"Everything that gets done here is a result of a student involvement. Whatever it is you want to do that takes initiative — this is the easiest place to do it."
MIT Sloan hosts events throughout the year and around the world. Members of our community travel from Accra to Taipei to bring MIT Sloan to you. We offer many different opportunities for you to get to know MIT.
You may view our past events here: 2014 MIT Sloan MBA Admissions Events
MIT Sloan on the Road
Innovation, collaboration and global impact are the heart of the MIT Sloan mission. Join admissions representatives at a city near you to hear how our mission-driven School inspires cutting-edge thinking and prepares the next generation of principled leaders. Learn about the entrepreneurial spirit of our community and opportunities to customize your learning experience. Engage with local alumni as they share their stories and talk about life after MIT Sloan.
On Campus Information Sessions
Join MBA Admissions representatives for an Information Session to learn more about applying to MIT Sloan. Learn the details of what makes MIT Sloan distinctive, the ins-and-outs of the MIT Sloan MBA application process, get application tips and have the opportunity to ask questions. If you would like to attend a class, please visit our Ambassadors Program page for dates and registration details.
Join members of the admissions committee and current students in an interactive Online Chat. You will have the opportunity to ask questions regarding admissions, curriculum, student life, and career support.
- MIT Sloan-on-the-Road Presentations
- Fairs and Conferences
- Diversity Events
- Women's Events
- On Campus Information Sessions
- Online Events
- Student-hosted Meet-ups
- All Admissions Events
All Admissions Events
“At MIT Sloan you have a lot of opportunities to explore entrepreneurship. Especially in a place like Kampala where you have a lot of development, entrepreneurship can be very exciting.”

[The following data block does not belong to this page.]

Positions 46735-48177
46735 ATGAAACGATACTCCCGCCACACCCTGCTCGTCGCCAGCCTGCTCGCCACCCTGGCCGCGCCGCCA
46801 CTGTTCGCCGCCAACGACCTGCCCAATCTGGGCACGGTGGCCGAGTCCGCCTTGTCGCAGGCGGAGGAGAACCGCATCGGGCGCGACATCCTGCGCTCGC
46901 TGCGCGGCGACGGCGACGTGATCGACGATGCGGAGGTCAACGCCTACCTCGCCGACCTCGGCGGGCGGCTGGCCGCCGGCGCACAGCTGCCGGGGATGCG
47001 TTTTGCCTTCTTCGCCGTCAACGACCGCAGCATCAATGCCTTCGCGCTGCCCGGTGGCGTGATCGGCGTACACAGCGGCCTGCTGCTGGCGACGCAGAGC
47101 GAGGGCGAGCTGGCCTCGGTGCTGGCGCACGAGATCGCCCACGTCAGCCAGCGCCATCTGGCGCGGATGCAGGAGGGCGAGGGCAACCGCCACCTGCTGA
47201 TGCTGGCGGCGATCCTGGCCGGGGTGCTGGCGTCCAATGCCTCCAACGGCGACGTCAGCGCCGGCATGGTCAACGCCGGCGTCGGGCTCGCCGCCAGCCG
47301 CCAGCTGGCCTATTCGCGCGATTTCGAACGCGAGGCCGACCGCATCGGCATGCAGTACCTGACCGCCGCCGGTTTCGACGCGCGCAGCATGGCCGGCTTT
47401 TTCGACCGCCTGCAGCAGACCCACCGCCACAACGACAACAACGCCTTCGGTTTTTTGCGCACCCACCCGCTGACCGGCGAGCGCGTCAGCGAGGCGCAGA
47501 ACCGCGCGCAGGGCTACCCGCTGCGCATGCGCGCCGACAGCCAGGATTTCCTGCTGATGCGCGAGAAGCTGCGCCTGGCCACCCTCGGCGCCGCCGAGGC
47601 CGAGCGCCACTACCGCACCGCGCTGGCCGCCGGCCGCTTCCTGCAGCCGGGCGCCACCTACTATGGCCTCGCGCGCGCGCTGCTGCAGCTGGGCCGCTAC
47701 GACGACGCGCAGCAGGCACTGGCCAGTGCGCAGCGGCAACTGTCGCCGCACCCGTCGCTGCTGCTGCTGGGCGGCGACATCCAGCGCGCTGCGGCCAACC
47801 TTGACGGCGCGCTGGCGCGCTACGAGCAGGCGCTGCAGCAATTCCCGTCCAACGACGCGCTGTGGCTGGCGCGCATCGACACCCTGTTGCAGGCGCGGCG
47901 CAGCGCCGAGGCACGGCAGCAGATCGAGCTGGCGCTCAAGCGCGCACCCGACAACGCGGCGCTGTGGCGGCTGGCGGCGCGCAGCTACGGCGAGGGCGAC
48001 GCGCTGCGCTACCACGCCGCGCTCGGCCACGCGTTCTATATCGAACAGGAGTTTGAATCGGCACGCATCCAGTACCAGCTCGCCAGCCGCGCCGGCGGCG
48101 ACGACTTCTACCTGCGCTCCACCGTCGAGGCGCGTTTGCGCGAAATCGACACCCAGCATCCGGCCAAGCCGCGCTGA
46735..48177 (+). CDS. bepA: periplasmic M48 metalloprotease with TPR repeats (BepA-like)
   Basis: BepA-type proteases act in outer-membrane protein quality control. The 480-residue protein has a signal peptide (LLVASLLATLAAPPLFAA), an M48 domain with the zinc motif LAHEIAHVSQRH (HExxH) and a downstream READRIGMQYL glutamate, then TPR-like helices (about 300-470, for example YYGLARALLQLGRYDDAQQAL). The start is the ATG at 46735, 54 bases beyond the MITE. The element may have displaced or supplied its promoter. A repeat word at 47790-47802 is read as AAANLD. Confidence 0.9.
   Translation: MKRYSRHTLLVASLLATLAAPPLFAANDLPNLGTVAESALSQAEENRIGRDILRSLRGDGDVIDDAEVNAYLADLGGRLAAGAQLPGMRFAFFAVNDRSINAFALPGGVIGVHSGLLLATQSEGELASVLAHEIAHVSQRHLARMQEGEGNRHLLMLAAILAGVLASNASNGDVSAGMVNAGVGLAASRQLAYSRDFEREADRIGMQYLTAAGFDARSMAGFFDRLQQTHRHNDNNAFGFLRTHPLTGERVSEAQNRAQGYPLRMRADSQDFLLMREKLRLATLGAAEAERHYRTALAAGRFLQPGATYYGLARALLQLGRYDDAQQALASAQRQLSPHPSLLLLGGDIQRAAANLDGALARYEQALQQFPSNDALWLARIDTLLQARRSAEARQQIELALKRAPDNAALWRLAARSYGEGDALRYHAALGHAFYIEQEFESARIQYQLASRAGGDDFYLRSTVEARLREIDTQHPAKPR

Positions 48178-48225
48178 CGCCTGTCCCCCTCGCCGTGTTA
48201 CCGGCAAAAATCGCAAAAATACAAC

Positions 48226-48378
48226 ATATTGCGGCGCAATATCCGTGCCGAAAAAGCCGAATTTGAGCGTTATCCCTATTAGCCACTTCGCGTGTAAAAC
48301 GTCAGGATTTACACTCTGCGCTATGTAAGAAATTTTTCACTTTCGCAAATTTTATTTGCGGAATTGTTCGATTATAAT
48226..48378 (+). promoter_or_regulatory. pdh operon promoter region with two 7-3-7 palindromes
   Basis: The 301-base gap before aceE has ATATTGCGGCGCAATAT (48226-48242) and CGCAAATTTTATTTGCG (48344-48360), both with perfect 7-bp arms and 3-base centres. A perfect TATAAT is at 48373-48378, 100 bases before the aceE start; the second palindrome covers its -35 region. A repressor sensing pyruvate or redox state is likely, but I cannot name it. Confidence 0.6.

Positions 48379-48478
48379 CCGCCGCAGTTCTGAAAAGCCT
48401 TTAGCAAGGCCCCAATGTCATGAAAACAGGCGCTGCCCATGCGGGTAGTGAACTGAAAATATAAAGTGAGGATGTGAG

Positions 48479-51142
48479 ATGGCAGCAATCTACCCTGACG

“One of the reasons I came to Sloan was because I wanted to be at a top MBA institution worldwide. But I also wanted access to working with the latest innovations and the highest technology that was coming out of the MIT labs.”
“The conditions in the neighborhoods we were visiting were different than what we realized before getting there. Beyond that, what was surprising was that there weren’t surprises!”
"The relationships that we forged helped us to turn out a better project. We were able to test our hypotheses with the people that we spoke with every single day. And really, I think the friendships that you develop really propel the work that you’re doing."
“I love being in a place that is such a nexus of people and ideas — people coming to learn something new and to define themselves. Being a part of that process is a real honor and a real gift.”
“I can honestly say that when I was planning on coming to business school I never thought that witnessing the birth of a child would be included in the education. It was definitely an experience.”
“These companies are really excited to work with MIT students.They reach out to the community to set up these projects and are great to work with. They give us access to all their resources and are very open to us.”
“For 35 years, we’ve been studying how companies get value from information. … We try to help organizations take a more holistic view of what they are trying to do.”
“We are very much an action-learning environment. The way to learn leadership is not only through reading cases, not only through learning theory — in fact we don’t want people to regurgitate the theory. We want people to take theory and to live it, use it.”
“Because of the diversity of our backgrounds, when we hit the ground in Tanzania it almost was a natural play where different people assume different roles.”
“It was really rewarding that they wanted to know what we thought. We left there being fairly certain that they will do some of the things that we suggested.”
“We’re very interdisciplinary. Among the faculty in the group are an economist, a political scientist, a sociologist, and an industrial relations specialist. We’ve always made a big effort to be open to a variety of perspectives, but also to go beyond being open to them, to want to bring them in, because it makes for a richer environment.”
“You could talk about watershed management and conservation of energy all you want. But until you put numbers to it and financial analysis to it, you’re not going to get much done. I came to business school to speak that language, speak with people in terms of numbers, financial numbers so that I can get projects done.”
“I knew about American business, but not enough about what’s really become a global economy. … You can read about it all you want, but there’s no substitute for being there and seeing the context and seeing how completely different these [other countries] are.”
“Getting an education from MIT is like taking a drink from a fire hose.”